Programs for the Public | Newberry

Programs for the Public

The Newberry organizes and hosts programs illuminating topics in the humanities, through a variety of formats tailored to the subject at hand: lectures, staged readings, music and dance performances, panel discussions, workshops, and more. Some events are part of ongoing series, such as Conversations at the Newberry, Meet the Author talks, Programs for Genealogists, the weekly Newberry Colloquium, and exhibition-related programming; others are signature annual events, such as the Newberry Book Fair and the Bughouse Square Debates. Additional public programming may be sponsored by the Newberry’s Research Centers.

Most Newberry public programs are free. Seating is limited and registration in advance is required for many events; see the individual listings for details.

Many of our programs are recorded, and you can listen to them on our website.

Upcoming Public Programs

Thursday, September 14, 2017Wednesday, December 27, 2017
Exhibitions
Plan your visit to the Newberry to see the exhibition.
Saturday, December 16, 2017
Center for Renaissance Studies Programs
Free and open to the public; no registration required
“’Tis Chrismas Eve and wild is Avon’s night i’ The Windmill Inn, this well-worn quaffing place a furlong from my bed.”
Saturday, January 13, 2018
Center for Renaissance Studies Programs
Free and open to the public; no registration required
“Let me have war, say I: it exceeds peace as far as day does night: it’s sprightly waking, audible, and full of vent. Peace is a very apoplexy, lethargy; mulled, deaf, sleepy, insensible: a getter of more bastard children than war’s a destroyer of men.”
Tuesday, January 30, 2018
Meet the Author
Meet the Author
Free and open to the public. Registration required.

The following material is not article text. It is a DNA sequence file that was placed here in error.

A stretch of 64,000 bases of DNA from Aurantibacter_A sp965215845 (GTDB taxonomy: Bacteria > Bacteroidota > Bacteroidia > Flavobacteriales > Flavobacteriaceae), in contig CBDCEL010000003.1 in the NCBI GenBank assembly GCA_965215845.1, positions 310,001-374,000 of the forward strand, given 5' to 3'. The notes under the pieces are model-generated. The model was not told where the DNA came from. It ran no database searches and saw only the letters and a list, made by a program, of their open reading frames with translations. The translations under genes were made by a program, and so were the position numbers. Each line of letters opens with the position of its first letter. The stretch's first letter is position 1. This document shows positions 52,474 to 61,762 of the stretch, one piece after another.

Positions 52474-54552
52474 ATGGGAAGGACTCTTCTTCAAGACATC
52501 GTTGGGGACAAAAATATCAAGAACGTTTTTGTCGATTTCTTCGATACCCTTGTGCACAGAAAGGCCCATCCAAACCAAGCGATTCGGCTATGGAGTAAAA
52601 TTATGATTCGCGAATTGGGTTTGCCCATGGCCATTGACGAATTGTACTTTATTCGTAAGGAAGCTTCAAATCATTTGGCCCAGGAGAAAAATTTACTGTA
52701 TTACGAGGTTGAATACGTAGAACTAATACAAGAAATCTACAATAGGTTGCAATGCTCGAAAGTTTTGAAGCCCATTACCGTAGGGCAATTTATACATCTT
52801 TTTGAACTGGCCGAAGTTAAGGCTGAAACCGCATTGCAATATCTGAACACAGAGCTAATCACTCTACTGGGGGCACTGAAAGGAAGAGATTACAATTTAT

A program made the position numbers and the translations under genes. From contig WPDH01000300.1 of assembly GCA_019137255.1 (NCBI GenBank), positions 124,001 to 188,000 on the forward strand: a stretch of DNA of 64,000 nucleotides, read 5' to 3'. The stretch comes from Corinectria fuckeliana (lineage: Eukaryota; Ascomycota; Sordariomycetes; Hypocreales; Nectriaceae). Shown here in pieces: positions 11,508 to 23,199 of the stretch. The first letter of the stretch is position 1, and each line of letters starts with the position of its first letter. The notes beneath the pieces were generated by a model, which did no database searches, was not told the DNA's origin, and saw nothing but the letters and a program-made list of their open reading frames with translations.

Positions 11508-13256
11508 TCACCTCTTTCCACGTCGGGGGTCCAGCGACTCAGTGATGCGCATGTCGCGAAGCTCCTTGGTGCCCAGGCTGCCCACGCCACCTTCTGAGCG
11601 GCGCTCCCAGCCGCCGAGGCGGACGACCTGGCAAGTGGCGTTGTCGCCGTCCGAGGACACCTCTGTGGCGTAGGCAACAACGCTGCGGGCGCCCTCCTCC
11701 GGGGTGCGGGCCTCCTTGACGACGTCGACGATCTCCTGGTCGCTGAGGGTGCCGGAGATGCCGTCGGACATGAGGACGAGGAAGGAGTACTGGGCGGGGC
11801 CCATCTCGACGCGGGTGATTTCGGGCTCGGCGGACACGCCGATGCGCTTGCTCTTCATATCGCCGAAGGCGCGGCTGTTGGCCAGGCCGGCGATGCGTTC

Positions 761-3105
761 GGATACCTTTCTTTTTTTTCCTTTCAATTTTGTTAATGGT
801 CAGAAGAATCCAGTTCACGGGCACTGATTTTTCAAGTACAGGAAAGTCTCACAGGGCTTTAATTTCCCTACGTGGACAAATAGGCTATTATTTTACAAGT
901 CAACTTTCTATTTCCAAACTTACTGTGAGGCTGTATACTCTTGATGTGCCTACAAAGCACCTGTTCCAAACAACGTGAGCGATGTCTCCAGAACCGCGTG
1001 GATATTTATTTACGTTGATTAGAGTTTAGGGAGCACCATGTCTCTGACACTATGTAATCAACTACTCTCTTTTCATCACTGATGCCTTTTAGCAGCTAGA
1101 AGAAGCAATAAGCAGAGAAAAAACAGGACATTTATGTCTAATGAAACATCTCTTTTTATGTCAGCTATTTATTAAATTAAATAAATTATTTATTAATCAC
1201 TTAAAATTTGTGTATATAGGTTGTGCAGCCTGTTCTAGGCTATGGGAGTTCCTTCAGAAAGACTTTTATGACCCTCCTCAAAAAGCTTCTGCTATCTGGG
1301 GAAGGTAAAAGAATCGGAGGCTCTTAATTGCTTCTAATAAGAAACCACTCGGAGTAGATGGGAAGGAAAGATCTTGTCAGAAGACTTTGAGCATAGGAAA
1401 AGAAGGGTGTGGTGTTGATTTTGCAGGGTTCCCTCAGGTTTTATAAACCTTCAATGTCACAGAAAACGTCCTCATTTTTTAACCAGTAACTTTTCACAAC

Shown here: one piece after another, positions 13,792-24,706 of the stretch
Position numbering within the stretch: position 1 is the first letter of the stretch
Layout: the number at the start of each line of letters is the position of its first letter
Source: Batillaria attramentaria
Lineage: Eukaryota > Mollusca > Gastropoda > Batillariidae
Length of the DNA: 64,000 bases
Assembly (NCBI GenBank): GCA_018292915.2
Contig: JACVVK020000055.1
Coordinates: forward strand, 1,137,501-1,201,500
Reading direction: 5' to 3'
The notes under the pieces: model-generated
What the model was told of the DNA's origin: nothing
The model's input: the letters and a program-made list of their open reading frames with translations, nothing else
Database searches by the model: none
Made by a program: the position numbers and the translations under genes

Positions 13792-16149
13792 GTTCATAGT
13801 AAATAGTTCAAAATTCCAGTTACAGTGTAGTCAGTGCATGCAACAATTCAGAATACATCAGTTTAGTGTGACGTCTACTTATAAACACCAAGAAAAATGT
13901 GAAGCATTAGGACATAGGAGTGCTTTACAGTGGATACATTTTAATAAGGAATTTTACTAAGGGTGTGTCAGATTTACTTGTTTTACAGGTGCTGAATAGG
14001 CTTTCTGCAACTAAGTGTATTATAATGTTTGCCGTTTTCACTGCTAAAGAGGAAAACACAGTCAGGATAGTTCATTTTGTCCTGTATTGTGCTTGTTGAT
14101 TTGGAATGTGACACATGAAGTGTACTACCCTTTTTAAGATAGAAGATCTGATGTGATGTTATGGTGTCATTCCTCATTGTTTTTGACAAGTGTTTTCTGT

Why are sex and jewelry, particularly rings, so often connected? Why do rings continually appear in stories about marriage and adultery, love and betrayal, loss and recovery, identity and masquerade? What is the mythology that makes finger rings symbols of true (or, as the case may be, untrue) love?
Wednesday, February 7, 2018
Meet the Author
Meet the Author
Free and open to the public. Registration required.
Harris Feinsod and Rachel Galvin discuss their new books on how poetry intertwined with the geopolitics of the modernist era, moderated by the Newberry’s director of Chicago Studies, Liesl Olson.
Wednesday, February 21, 2018
Meet the Author
Meet the Author
Free and open to the public. Registration required.
It was a hunting accident—that much Charlie is sure of. That’s how his father, Matt Rizzo—a gentle intellectual who writes epic poems in Braille—had lost his vision. It’s not until Charlie’s troubled teenage years, when he’s facing time for his petty crimes, that he learns the truth.
Saturday, February 24, 2018
Center for Renaissance Studies Programs
Free and open to the public; no registration required
“Never were finer snares for womens’ honesties Than are devis’d in these days; no spider’s web’s Made of a daintier thread, than are now practis’d To catch love’s flesh-fly by the silver wing”
Wednesday, March 7, 2018
Programs for Genealogists
Free and open to the public. Registration required.
Join experts from the Ulster Historical Foundation as they describe the ins-and-outs of research in the Emerald Isle. No previous research experience is required. Topics will cover the whole of Ireland.